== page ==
How to Protect Your Teeth

Keeping Bacteria Away From Your Head Is An Exceptionally Good Reason To Prioritize Dental Hygiene

It doesn't take much to keep your teeth clean and healthy. A little bit of flossing and up-and-down brushing is all it takes. And as the American Dental Association suggests, you don't even have to do it all day long. Twice a day is enough not only to keep your teeth white but also to prevent any type of inflammation-inducing bacteria. But if you still need a little bit more motivation to go through your daily dental hygiene routine, keeping Alzheimer's-inducing bacteria out of your brain should be enough. This is because not giving your teeth and gums the care that they need significantly increases your chances of suffering from Alzheimer's disease. And there is a study to prove this.

The study

After the 2010 findings that showed that there was a relationship between gum disease infections and the rate of deterioration of cognitive function in human beings, a group of UK researchers set out to find if there was more to the story. Instead of digging around decades of well-kept medical records as the New York University researchers did, these researchers decided to take a more direct approach.

And the method that they settled on? Brain tissues. They went about their research by taking brain samples from patients with Alzheimer's disease and those without. 10 samples each to be exact. They then analyzed the different brain samples and made comparisons.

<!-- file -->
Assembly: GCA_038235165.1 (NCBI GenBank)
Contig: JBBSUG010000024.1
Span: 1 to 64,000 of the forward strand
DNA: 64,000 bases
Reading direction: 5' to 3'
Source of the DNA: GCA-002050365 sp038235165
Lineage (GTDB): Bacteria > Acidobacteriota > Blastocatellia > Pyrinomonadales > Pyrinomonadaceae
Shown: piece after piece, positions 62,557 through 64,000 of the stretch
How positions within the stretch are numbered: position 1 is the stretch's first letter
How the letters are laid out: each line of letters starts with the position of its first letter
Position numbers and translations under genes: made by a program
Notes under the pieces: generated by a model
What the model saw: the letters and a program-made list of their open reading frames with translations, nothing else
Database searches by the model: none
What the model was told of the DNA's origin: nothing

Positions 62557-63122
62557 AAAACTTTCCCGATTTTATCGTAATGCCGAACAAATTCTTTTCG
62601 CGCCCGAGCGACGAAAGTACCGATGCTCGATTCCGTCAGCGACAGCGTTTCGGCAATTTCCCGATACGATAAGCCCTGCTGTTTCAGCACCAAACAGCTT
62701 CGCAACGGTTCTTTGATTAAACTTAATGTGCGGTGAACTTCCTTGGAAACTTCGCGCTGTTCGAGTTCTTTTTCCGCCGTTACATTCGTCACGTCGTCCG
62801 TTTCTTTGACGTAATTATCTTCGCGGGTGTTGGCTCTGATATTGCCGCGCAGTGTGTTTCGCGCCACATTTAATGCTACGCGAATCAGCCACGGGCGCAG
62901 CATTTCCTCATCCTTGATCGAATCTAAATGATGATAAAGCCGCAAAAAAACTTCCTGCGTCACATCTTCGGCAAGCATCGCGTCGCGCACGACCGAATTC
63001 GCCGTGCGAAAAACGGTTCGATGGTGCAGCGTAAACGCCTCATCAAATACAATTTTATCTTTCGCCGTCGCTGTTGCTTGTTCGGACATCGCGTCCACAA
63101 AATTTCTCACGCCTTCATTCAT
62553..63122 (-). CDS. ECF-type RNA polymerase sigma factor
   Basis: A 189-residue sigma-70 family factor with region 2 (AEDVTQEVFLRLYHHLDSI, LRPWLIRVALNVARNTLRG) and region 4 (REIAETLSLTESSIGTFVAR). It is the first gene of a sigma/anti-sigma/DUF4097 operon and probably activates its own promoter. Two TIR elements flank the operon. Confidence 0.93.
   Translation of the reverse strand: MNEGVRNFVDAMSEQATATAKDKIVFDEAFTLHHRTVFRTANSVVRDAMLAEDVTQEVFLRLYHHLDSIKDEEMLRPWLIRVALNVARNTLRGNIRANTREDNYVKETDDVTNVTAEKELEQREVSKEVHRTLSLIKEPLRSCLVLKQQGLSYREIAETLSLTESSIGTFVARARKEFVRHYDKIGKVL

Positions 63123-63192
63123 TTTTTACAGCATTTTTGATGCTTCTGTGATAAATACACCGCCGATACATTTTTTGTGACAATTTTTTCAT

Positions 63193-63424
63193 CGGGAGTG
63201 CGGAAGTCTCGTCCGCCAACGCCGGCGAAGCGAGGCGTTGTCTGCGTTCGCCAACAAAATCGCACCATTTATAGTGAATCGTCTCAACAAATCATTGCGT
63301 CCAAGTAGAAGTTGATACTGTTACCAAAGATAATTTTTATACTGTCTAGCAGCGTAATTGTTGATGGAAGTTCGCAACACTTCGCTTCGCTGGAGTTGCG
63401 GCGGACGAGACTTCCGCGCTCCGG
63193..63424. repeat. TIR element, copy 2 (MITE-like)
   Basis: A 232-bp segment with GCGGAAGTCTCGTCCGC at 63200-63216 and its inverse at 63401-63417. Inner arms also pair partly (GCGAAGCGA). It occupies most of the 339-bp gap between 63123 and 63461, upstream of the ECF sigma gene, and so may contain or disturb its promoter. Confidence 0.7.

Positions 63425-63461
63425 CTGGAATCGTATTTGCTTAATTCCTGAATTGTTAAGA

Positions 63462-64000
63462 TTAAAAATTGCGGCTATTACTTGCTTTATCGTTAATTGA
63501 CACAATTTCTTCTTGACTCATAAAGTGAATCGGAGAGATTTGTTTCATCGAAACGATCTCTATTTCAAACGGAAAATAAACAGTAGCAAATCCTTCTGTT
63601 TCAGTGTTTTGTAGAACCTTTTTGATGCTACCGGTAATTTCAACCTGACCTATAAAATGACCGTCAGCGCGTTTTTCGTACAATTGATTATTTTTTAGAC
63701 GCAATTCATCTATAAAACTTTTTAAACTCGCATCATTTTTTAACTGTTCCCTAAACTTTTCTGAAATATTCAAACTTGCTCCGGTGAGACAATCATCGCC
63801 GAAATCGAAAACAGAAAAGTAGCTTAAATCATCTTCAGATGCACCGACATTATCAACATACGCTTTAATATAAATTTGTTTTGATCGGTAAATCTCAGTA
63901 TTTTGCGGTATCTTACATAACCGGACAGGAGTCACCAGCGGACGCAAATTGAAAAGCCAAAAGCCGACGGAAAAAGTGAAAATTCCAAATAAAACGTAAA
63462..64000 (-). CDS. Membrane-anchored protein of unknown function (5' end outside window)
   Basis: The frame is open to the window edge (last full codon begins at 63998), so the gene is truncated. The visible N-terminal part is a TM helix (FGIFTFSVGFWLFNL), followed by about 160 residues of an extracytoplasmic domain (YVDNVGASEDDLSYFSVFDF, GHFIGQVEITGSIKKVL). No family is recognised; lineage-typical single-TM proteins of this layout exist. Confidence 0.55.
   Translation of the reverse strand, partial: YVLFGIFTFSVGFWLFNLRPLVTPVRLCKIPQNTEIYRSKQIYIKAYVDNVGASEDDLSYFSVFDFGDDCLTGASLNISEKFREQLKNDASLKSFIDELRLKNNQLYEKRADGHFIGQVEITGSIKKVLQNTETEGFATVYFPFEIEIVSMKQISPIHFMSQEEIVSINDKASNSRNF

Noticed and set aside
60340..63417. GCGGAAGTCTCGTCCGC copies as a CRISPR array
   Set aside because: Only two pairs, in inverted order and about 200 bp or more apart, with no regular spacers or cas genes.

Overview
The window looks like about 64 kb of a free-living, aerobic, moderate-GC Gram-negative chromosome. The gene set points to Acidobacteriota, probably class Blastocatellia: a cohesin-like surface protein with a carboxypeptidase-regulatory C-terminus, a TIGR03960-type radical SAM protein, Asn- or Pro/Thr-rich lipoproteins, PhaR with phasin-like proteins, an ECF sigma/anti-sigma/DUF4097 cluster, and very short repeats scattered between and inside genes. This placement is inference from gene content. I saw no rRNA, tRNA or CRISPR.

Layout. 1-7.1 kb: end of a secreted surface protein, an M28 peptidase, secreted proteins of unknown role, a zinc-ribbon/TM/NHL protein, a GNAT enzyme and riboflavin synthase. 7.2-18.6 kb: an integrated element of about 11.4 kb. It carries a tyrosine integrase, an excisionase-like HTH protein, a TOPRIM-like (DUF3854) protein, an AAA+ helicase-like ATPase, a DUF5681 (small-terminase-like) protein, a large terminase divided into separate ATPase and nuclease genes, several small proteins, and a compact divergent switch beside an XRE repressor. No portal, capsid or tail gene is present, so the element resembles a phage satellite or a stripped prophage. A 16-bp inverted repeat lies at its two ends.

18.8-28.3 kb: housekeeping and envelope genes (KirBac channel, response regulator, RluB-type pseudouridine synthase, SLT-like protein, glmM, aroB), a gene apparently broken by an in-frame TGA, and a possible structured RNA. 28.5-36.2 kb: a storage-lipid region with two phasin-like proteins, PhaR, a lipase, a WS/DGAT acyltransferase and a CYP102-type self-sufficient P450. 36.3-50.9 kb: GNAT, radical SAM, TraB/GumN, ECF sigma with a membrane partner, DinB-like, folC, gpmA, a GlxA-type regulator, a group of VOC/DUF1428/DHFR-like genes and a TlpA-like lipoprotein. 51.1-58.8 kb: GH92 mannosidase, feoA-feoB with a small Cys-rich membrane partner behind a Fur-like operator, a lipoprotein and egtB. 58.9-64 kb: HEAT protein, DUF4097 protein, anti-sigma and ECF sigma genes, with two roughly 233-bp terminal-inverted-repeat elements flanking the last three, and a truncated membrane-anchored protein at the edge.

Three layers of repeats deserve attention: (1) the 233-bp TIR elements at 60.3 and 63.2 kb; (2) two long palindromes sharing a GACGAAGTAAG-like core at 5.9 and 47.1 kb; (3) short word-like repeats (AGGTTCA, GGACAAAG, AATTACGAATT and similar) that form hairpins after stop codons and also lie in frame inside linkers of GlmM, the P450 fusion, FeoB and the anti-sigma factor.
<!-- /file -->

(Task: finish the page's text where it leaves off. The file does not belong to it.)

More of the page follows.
What did they find out?

What they found out was shocking. Their findings showed that the brains of people with Alzheimer's disease had traces of a bacterium called Porphyromonas gingivalis. This is the same bacteria that is usually found in the oral cavities of human beings, and it is often to blame for many of the cases of gum inflammation in the world today.

As for the people with no Alzheimer's disease history, there was no indication of this bacterium. This is what led the researchers to conclude that there was a strong link between dental hygiene and cases of Alzheimer's disease.

Here is what they believe happens

The bacterium finds its way to the bloodstream through the digestive system - it can also do so in cases of severe oral inflammation that lead to bleeding gums. And through the blood stream, it eventually enters the brain, triggering a severe immune response. The chemicals released as a result of this invasion are sometimes strong enough to overwhelm the brain's neurons, something that eventually leads to the cognitive dysfunction that is associated with Alzheimer's disease.

It is therefore important that you take proper care of your oral cavity. Brush your teeth at least twice a day, floss as regularly as is necessary and eat enough fruits and vegetables to ensure that your teeth are healthy and that your immune system is strong enough to combat any bacterial infections. It might just save your life.

For more information, contact Plaza Family Dentistry or a similar location.